Promoter Alex Martel, who started Rockfest eight years ago, was recently slammed in Montreal media for requiring small bands to pay to play his festival. He certainly didn't invent pay-to-play — it's practiced widely by Montreal DIY venues — but the controversy put a dark cloud over the weekend's festivities before they even began. That said, there's no excuse for the egregious money-grubbing and absolute lack of care and respect that went down at Rockfest on the part of organizers, which included disgusting bathroom conditions, overbooked campsites leaving fans with reservations stranded, and a lack of drinking water.
Granted, previous editions of Rockfest have never featured such a stacked lineup, and it's clear Martel was completely unprepared for the fan response. That said, the festival did in fact sell out ahead of time, giving him fair warning that he'd need at least four times the staff he'd booked.
It was still possible to enjoy Rockfest, thanks to the only thing Martel did right — the bands. Friday started at noon with high-energy sets from Mad Caddies, Less Than Jake and Millencolin, who played to a fraction of ticket holders while the rest were stuck waiting in line for hours. By the time H20 played at 4pm, the crowd was flippantly informed that they'd cancelled five minutes into their scheduled set time.
Regardless, UK punks Subhumans were in fine form, as always, and it got better after that with Dropkick Murphys on the big stage and '80s west coast punk rockers the Adolescents on the medium-sized stage in the back. Boston's finest stuck mostly to newer tracks, while the latter treated the audience to a spirited rendition of early single "Amoeba." As if they knew fans needed something to be happy about, Rancid busted out fan favourites from early albums …And Out Come The Wolves and Let's Go like "Time Bomb," "Nihilism," "St. Mary" and "Old Friend." Over at the back stages, NYHC legends Madball had people windmilling their little hearts out, and on the big stage, Social Distortion rolled out the classics ("Ring Of Fire," "Story Of My Life," etc.). Punk rock's bad boyfriend Screeching Weasel reunited with fans once more after a series of storied breakups, and Deftones cast an atmospheric spell over the crowd before getting heads banging with "My Own Summer (Shove It)." Festival headliners the Offspring played at midnight, but by then, many in the crowd had fled the scene as a matter of self-preservation.
Saturday started better, with no excessively long line-ups to get in. It was sunny, warm and the field had dried out some, save for the piss reservoir encircling the urinals and portable toilets that gave off the most foul and ripe smells imaginable. But it quickly fell apart when, by 1:30pm, the day's openers had still not played — Lagwagon was scheduled to play at noon but got moved to a smaller stage at 6:55pm — and not a drum kit was to be found on the main stage, not even that of the Mighty Mighty Bosstones, who were scheduled to play at 1:20. When someone from the festival finally decided to address the crowd, they blamed the delay on a band being four hours late. Given the organizational failures the fans endured on the part of the promoter, the finger-pointing explanation seemed in poor taste.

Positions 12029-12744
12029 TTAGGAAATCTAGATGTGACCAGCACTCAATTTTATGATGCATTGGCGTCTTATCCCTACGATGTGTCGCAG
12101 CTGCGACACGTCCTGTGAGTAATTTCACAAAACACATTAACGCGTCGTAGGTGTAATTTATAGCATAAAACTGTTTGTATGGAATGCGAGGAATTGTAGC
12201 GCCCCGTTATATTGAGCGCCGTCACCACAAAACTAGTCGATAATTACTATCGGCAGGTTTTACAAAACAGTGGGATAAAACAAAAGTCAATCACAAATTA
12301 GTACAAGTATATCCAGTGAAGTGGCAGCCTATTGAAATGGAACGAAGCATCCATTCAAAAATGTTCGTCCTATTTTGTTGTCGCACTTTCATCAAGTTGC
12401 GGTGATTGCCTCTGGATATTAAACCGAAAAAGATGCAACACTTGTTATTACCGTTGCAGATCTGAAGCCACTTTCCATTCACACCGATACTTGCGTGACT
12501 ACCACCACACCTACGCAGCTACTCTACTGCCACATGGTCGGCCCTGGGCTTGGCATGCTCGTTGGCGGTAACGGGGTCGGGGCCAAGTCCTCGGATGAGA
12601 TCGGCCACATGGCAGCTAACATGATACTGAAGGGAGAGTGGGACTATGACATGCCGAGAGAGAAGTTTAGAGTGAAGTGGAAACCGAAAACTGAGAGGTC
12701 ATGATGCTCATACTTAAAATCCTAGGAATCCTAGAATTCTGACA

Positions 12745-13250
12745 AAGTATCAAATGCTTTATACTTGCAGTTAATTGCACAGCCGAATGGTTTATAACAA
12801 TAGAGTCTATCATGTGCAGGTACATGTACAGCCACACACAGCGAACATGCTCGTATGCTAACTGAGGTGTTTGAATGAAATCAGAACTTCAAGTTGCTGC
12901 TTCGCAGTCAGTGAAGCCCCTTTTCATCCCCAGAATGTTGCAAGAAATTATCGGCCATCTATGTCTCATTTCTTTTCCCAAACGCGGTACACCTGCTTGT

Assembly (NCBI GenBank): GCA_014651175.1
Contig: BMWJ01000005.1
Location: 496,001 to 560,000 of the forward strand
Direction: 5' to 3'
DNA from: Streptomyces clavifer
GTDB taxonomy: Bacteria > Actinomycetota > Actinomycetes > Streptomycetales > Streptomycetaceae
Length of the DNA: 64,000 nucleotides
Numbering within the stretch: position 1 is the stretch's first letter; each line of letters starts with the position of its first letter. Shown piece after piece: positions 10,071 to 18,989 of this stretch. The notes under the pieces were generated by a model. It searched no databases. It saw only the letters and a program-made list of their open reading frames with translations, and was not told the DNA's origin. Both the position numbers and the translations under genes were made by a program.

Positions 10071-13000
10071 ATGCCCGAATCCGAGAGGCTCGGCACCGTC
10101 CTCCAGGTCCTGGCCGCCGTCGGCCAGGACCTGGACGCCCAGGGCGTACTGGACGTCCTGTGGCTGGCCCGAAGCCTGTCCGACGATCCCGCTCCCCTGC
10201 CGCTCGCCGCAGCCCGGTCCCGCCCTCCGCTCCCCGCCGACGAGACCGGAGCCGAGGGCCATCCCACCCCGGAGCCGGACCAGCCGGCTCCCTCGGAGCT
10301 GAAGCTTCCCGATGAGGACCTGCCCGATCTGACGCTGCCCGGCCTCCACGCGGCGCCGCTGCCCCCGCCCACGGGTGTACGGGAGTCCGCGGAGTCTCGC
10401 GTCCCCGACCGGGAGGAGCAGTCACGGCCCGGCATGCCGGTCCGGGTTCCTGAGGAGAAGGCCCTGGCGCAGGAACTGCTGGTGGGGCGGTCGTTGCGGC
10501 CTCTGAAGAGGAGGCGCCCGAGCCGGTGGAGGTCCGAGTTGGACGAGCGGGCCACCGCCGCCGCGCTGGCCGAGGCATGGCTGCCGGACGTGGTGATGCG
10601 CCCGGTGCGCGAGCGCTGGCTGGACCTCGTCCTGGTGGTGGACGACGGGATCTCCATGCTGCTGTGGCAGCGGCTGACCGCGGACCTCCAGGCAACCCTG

The Bosstones finally did take the stage, albeit an altogether different one than the one they were supposed to play, after the mediocre Skip The Foreplay, and to their credit, really lifted the overall morale. A sea of people danced to a litany of their ska-punk hits, including "The Impression That I Get" and "Someday I Suppose," smiles plastered across their faces.
Saturday also featured an array of hardcore, with Shai Hulud, Lionheart, Comeback Kid, Death Before Dishonor, Acacia Strain and masters of NYHC Biohazard and Sick Of It All all playing the side-by-side pair of medium-sized stages. Sunburnt and hungover fans gobbled up rare performances by Transplants and 7 Seconds (special mention goes to the latter's frontman Kevin Seconds for continuing to play after breaking his leg while on stage at Rockfest).
Simultaneous late afternoon sets by Anthrax and Lagwagon whipped the crowds into a frenetic mob, limbering them up for evening sets by Marilyn Manson, Alice Cooper and Rise Against. The star of the night, though — and perhaps the entire festival — was FLAG, aka Keith Morris and Dez Cadena's Black Flag. If the number of musicians hanging around the stage during their set is any indication, FLAG's set was by far the most anticipated performance of Rockfest, and Morris and co. killed it on classics like "Nervous Breakdown," "Wasted" and "Six Pack."
Overall, bands at Rockfest made the best of a not-so-great situation by really investing in their performances. No one checked out here, and musically, it was an astonishing collaborative effort. Still, fans will be reluctant to go again, even with another great lineup. If the promoters can't figure things out for future editions, music fans will be better served by having Rockfest in better hands than Martel's.